One of the Washington Post’s Notable Nonfiction Books of 2019
One of NPR's Best Books of 2019
“Timely . . . A valuable work that combines biography, history and travelogue. . . . Horwitz is a smooth writer and an even better reporter (hardly surprising, given that he won a Pulitzer Prize for reporting at The Wall Street Journal), and he recounts his travels with insight interspersed with humor, as well as with an intermittent raising of the eyebrows at numerous oddities and occasional evils.” —The New York Times Book Review
“In Horwitz’s writing, past and present collide and march together on almost every page, prying our minds open with the absurdity, hilarity and humanity we encounter. Olmsted spent nine months traveling 4,000 miles and then wrote hundreds of pages about it; Horwitz spent two years revisiting his paths, his ideas and his psyche, capturing the story in 414 pages of sparkling prose.” —David Blight, The Washington Post
“A compelling report on the state of our present disunion.” —Wall Street Journal
“I've been waiting for Tony Horwitz to write another big on-the-road book that crisscrosses the American cultural divide . . . Spying on the South is every bit as enlightening and alive with detail, absurdity and colorful characters as Confederates in the Attic was.” —NPR
"He was the rare historian—the only historian I can think of—equally at home in the archive and in an interview, a dedicated scholar, a devoted journalist." —Jill Lepore, The New Yorker
“Horwitz’s excellence as a writer and reporter unearths forgotten chapters of history while making fascinating present-day discoveries.” —The Atlanta Journal-Constitution
“Horwitz is an amiable narrator who marries a journalist’s knack for scene-setting and chatting folks up with the ability to tell a good historical tale.” —BookPage
“A tour is only as good as its guide, and Horwitz is a seasoned one—inquisitive, open-minded, and opting for observation over judgment, whether at a dive bar, monster truck rally, the Creation Museum, or a historical plantation. The book will appeal to fans of travelogue, Civil War–era history, and current events by way of Southern sensibilities.” —Booklist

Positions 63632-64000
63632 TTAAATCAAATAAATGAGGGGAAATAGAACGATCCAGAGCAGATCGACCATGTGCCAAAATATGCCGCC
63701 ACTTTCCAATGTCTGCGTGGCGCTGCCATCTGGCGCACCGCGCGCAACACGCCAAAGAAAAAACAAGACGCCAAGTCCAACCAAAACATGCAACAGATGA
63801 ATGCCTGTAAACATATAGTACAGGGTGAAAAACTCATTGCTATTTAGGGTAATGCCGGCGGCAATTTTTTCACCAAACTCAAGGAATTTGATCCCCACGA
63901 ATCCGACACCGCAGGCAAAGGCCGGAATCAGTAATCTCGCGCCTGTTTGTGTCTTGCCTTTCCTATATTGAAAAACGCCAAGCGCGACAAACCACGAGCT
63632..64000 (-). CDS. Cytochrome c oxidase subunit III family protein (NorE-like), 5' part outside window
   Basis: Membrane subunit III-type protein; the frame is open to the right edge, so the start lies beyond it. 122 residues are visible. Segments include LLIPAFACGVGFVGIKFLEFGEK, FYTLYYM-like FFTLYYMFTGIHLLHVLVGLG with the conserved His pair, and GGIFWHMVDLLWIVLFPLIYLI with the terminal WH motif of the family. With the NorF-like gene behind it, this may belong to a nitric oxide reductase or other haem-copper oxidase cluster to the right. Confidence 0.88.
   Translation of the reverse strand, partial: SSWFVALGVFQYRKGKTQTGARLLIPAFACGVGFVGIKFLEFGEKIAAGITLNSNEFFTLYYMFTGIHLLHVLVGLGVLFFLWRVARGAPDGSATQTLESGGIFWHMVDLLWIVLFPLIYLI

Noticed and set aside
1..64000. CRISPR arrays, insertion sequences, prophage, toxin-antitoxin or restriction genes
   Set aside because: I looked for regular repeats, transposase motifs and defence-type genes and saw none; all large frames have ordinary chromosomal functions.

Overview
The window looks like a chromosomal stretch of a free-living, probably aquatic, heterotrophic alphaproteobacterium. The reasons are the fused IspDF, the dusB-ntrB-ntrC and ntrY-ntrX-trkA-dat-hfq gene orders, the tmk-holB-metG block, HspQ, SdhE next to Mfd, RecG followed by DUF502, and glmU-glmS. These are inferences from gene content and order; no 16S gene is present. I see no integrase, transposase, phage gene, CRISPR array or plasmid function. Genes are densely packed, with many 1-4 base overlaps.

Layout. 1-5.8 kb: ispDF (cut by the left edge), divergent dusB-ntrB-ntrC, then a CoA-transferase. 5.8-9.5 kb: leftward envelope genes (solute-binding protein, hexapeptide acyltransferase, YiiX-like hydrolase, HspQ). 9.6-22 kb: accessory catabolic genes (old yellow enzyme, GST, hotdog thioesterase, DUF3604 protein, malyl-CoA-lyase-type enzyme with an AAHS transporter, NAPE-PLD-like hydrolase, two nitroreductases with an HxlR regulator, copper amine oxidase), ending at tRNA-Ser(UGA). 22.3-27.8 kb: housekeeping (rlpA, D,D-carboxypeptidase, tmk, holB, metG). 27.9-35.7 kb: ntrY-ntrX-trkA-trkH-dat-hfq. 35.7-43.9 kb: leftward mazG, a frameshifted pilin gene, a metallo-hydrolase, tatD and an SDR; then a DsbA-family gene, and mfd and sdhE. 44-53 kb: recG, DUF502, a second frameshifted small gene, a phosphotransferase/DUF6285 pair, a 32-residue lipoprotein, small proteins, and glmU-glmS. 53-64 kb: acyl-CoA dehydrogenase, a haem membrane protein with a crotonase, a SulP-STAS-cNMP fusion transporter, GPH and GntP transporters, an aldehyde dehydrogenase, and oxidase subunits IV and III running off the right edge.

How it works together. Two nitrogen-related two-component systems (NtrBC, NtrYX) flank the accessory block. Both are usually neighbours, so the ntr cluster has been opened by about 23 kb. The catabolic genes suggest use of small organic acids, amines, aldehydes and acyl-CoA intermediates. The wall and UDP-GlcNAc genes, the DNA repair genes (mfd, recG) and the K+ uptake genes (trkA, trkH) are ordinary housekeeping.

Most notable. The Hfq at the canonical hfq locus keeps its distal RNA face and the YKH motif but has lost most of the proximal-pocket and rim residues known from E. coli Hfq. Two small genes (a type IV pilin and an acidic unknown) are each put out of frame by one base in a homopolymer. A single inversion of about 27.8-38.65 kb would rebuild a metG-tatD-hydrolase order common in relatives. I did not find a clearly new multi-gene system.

“Horwitz brings humor, curiosity, and care to capturing the voices of the larger-than-life characters he encounters. A huge canvas of intricate details, this thoughtful and observant work delicately navigates the long shadow of America’s history.” —Publishers Weekly, starred review
“With the keen eye and deft pen that he's long brought to telling the odd and wonderful and fascinating story of America, Tony Horwitz has returned to familiar territory—the South—to give us a unique piece of reportage from a region that tells us a whole lot more about the country than the country sometimes wants to admit. Like his classic Confederates in the Attic, this book will be read, remembered, and treasured.” —Jon Meacham, Pulitzer-Prize-winning historian and author of The Soul of America
“Tony Horwitz’s reporting is fearless and persistent and inspired—and it produces views of America like no one else’s. Spying on the South kept me turning the pages to see what frightening and funny revelation was coming next. An important book for our almost unprecedented moment in history.” —Ian Frazier, author of Great Plains and Travels in Siberia
“In the long dark years before the Civil War, Frederick Law Olmsted toured the South by stage, by boat, by train, and by foot, reporting on a nation unraveling. Tony Horwitz does much more than follow in Olmsted’s footsteps in this searching travel narrative: he chronicles an American agony, the pain of division, the anguish of uncertainty. But he finds, too, an enduring American spirit of generosity, and commonweal, and curiosity.” —Jill Lepore, author of These Truths: A History of the United States
“Two journeys, a hundred and sixty years apart, remind us that history doesn’t repeat itself, but it does rhyme. In the midst of our country’s long-overdue reckoning with symbols of white supremacy, Tony Horwitz retraces the steps of America’s greatest landscape architect, Frederick Law Olmsted, whose encounters with slavery forced him to rethink the role of civic spaces in the American experiment. Horwitz brings home a magnificent account of who we have been and what we might still become.” —Henry Louis Gates, Jr., author of Stony the Road